8. G. W. Mackey (1947). "The William Lowell Putnam Mathematical Competition". The American Mathematical Monthly 54 (7): 400–3. doi:10.1080/00029890.1947.11990193. 
  9. (in en) Murray Gell-Mann - MIT or suicide (17/200),, retrieved 2020-06-06 
  10. Strogatz, Steven (2013). The Joy of x: A Guided Tour of Math, from One to Infinity. Mariner Books. pp. 27. ISBN 978-0544105850. 
  11. Gell-Mann, Murray (1951). Coupling strength and nuclear reactions (Thesis thesis). Massachusetts Institute of Technology. hdl:1721.1/12195.
  12. 12.0 12.1 "Murray Gell-Mann, Nobel Prize-winning physicist who named quarks, dies at 89". The Guardian. 26 May 2019. 
  13. in 1954, there, working with Francis E. Low, he discovered the renormalization group equation of QED.
  14. "Interview with Murray Gell-Mann [Oral History"]. 
  15. Glashow, Sheldon Lee (July 2019). "In Memoriam. Murray Gell-Mann". Inference 4 (4). doi:10.37282/991819.19.42. 
  16. 16.0 16.1 16.2 16.3 "Murray Gell-Mann – Biographical". 
  17. 17.0 17.1 Marshall, Jenna (May 24, 2019). "Murray Gell-Mann passes away at 89". Santa Fe Institute (Press release). Retrieved May 24, 2019.
  18. Peregrine, Peter Neal (2009). Ancient Human Migrations: A Multidisciplinary Approach. The University of Utah Press. p. ix. ISBN 978-0-87480-942-8. "Sergei Starostin and I established the Evolution of Human Languages project" 
  19. The International Academy of Humanism at the website of the Council for Secular Humanism. Retrieved October 18, 2007. Some of this information is also at the International Humanist and Ethical Union website
  20. Herman Wouk (2010). The Language God Talks: On Science and Religion. Hachette Digital, Inc.. ISBN 9780316096751. "Feynman, Gell-Mann, Weinberg, and their peers accept Newton's incomparable stature and shrug off his piety, on the kindly thought that the old man got into the game too early. ... As for Gell-Mann, he seems to see nothing to discuss in this entire God business, and in the index to The Quark and the Jaguar God goes unmentioned. Life he called a "complex adaptive system", which produces interesting phenomena such as the jaguar and Murray Gell-Mann, who discovered the quark. Gell-Mann is a Nobel-class tackler of problems, but for him the existence of God is not one of them."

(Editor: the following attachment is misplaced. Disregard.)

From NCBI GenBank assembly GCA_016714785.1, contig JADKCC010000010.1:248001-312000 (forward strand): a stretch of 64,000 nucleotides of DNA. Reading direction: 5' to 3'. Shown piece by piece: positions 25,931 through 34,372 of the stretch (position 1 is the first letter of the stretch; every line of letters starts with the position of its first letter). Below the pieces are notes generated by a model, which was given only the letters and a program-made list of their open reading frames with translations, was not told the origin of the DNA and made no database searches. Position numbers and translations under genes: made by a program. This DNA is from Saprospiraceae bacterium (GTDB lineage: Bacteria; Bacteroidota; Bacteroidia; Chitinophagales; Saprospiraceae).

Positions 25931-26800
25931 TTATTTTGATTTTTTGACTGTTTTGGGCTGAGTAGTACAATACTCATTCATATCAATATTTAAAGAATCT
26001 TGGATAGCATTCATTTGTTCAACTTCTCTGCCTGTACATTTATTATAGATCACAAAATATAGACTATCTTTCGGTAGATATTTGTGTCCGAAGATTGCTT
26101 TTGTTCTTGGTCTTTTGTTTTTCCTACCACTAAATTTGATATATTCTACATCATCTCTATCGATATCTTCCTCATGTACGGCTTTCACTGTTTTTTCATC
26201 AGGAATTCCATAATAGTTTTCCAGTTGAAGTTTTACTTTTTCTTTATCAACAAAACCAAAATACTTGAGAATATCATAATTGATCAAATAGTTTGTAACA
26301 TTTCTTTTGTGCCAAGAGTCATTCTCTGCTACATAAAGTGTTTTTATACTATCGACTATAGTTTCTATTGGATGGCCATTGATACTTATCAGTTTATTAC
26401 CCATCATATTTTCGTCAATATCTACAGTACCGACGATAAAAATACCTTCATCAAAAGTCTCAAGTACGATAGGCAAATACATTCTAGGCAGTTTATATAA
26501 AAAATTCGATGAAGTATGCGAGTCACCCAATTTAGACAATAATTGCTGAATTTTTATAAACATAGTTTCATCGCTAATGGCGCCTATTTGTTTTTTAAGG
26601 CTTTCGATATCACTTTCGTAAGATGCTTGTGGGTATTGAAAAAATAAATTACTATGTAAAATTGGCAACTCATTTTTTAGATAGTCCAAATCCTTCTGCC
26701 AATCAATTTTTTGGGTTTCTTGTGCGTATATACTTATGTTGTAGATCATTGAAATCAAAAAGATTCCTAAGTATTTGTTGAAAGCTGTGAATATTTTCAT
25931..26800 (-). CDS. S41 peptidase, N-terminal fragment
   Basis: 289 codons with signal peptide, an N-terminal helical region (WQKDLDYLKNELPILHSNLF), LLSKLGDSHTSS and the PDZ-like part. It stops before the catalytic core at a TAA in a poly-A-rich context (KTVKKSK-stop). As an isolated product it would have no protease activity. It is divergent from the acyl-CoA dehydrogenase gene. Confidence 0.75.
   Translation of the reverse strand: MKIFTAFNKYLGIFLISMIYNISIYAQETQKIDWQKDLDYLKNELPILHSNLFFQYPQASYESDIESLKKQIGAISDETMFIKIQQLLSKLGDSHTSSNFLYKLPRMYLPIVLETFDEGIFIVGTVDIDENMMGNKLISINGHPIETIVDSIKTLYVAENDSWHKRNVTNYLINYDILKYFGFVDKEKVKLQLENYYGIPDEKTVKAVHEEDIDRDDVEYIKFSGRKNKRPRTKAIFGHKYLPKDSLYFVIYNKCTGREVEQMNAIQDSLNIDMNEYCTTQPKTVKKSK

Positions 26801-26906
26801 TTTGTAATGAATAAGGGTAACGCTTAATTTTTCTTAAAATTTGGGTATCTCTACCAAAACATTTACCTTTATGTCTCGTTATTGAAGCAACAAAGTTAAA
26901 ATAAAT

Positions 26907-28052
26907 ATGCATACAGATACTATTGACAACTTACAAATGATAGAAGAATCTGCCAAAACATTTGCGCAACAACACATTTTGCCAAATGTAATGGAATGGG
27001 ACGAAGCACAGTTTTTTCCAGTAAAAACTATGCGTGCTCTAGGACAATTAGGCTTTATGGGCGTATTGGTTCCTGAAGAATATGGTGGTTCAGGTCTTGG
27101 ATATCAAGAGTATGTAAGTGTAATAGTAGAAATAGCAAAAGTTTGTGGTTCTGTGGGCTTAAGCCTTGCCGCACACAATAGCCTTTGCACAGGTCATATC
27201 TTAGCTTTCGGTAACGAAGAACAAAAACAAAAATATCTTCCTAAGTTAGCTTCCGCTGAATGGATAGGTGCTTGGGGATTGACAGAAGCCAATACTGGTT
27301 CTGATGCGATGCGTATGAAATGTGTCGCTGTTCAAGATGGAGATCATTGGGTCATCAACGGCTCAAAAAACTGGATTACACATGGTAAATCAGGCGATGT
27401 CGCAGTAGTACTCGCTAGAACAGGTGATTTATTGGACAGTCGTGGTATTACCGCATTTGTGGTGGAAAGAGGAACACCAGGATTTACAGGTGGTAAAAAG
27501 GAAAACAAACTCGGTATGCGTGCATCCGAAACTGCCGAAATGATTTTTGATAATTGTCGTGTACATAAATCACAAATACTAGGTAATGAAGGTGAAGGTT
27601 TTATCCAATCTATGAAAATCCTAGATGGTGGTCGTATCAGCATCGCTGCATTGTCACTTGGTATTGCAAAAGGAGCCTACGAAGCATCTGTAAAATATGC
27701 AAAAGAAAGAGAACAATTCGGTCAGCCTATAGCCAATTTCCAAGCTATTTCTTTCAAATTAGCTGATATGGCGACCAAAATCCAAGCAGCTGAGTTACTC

21. Frazier, Kendrick (2019). "In Memory of Murray Gell-Mann, Who Gave Us Quarks and Ordered the Subatomic World". Skeptical Inquirer 43 (5): 10. 
  22. Dombey, Norman (2019-06-02). "Murray Gell-Mann obituary" (in en-GB). The Guardian. ISSN 0261-3077. 
  23. "Nobel Prize Winner Appointed Presidential Professor at USC". 
  24. Gell-Mann, M. (1972). "Quarks". Elementary Particle Physics. Springer. pp. 733–761. doi:10.1007/978-3-7091-4034-5_20. ISBN 978-3-7091-4036-9. 
  25. Scientific publications of M. Gell-Mann on INSPIRE-HEP
  26. Mitchell M. Waldrop (1993). Complexity: The Emerging Science at the Edge of Order and Chaos. Simon & Schuster. ISBN 9780671872342. 
  27. George A. Cowan (2010). Manhattan Project to the Santa Fe Institute: The Memoirs of George A. Cowan. University of New Mexico Press. 
  28. Reviews of The Quark and the Jaguar:
  29. "Murray Gell-Mann – Physicist – The decision to write "The Quark and the Jaguar" – Web of Stories". 
  30. "Murray Gell-Mann - The decision to write "The Quark and the Jaguar" (190/200)".